Summary: Cupid by Julius Lester is an expanded story of Cupid and Psyche. The library copy that I have is marked as Teen, but it works for adults as well. It’s not a re-telling in a modern high school; this is Cupid living with his mother, Venus, on Mount Olympus. There is a modern narrator who adds the contemporary element and a lot of humor. Cupid, a god of love, has never been in love until he sees the beautiful Psyche. Unfortunately, Venus is insanely jealous of Psyche’s beauty, so Cupid feels he must hide his love and lover away. He doesn’t even allow Psyche to see who he is. As what was hidden is brought into view, the relationships are strained and broken and it takes all the gods of Olympus to make things right again.
Thoughts: This book made me smile all the way through. The narrator was such a fun and engaging character that I really wanted to hear the story he had to tell. There is a lot of wisdom about life and love imparted in these pages, but never in a patronizing way. The narrator seems to be saying, “Don’t make the same mistakes that I did, kid, and, while we’re at it, let’s see if we can all avoid the mistakes that Cupid and Psyche and Venus made.”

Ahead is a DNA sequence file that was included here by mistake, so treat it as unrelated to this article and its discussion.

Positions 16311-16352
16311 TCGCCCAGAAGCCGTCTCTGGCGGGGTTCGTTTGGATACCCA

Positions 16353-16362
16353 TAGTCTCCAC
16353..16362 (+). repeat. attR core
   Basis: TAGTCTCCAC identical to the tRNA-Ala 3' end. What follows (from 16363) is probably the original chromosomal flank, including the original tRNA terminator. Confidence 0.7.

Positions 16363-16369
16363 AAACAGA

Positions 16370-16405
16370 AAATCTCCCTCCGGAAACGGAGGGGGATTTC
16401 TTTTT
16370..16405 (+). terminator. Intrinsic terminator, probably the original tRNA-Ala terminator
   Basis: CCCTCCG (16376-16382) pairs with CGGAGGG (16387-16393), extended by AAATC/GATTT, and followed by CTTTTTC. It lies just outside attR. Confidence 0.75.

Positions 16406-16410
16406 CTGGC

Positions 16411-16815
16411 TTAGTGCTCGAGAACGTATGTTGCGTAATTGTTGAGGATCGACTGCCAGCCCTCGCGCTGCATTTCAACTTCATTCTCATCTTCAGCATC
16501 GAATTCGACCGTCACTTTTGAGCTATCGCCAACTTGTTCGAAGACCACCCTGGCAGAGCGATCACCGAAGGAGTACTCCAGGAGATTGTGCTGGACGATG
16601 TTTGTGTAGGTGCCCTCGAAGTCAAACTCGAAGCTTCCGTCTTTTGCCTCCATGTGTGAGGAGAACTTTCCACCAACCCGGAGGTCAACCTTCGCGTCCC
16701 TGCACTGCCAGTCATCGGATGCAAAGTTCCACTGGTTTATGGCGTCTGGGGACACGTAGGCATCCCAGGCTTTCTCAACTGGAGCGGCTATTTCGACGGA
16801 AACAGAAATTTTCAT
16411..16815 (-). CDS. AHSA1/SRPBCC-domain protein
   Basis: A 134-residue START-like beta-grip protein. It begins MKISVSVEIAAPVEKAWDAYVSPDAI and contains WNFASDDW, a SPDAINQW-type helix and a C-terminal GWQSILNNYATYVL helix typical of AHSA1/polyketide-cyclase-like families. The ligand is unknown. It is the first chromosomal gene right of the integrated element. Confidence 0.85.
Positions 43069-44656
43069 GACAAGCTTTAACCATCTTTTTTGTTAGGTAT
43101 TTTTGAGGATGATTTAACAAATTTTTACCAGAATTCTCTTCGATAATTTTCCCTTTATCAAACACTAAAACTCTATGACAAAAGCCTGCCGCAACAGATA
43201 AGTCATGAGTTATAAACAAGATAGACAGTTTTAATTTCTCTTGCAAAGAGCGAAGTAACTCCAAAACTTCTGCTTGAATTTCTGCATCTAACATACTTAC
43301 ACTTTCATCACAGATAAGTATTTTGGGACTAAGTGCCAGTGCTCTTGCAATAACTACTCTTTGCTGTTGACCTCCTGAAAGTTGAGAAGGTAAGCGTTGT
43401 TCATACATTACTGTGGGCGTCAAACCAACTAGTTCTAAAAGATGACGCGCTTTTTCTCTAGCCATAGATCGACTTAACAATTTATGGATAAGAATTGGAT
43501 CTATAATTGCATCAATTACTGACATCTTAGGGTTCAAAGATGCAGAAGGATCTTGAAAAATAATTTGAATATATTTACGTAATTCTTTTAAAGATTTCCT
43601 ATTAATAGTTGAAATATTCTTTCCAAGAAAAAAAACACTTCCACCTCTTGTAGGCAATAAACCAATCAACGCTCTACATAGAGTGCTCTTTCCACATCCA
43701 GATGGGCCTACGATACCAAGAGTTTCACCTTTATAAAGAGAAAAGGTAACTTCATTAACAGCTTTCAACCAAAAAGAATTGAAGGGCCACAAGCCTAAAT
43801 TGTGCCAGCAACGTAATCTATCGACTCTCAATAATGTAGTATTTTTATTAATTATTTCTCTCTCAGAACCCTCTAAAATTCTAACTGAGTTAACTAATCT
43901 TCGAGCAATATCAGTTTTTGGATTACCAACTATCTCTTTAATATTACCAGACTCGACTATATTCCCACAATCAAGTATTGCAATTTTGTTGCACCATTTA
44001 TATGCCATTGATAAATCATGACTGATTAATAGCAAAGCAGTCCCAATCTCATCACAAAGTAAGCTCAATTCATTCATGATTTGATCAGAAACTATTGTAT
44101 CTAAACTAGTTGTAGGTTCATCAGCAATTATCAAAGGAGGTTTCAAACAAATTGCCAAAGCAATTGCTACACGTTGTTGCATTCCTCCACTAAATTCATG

The Works Consulted list, two pages, at the end would be a great starting point for continued exploration. If I had to write a paper about a myth, I might start with this book for an overview and then move on to the other resources to deepen my understanding.
Appeal: Since the narrator is male, this is a terrific book for boys when they are at an age to benefit from frank discussion about relationships. Tell them it’s about sex. There’s enough in there that you won’t be lying, but not so much that it will upset the parents of adolescents. Girls will get a lot from this book as well, since it covers some of the basic misunderstandings that happen between the genders.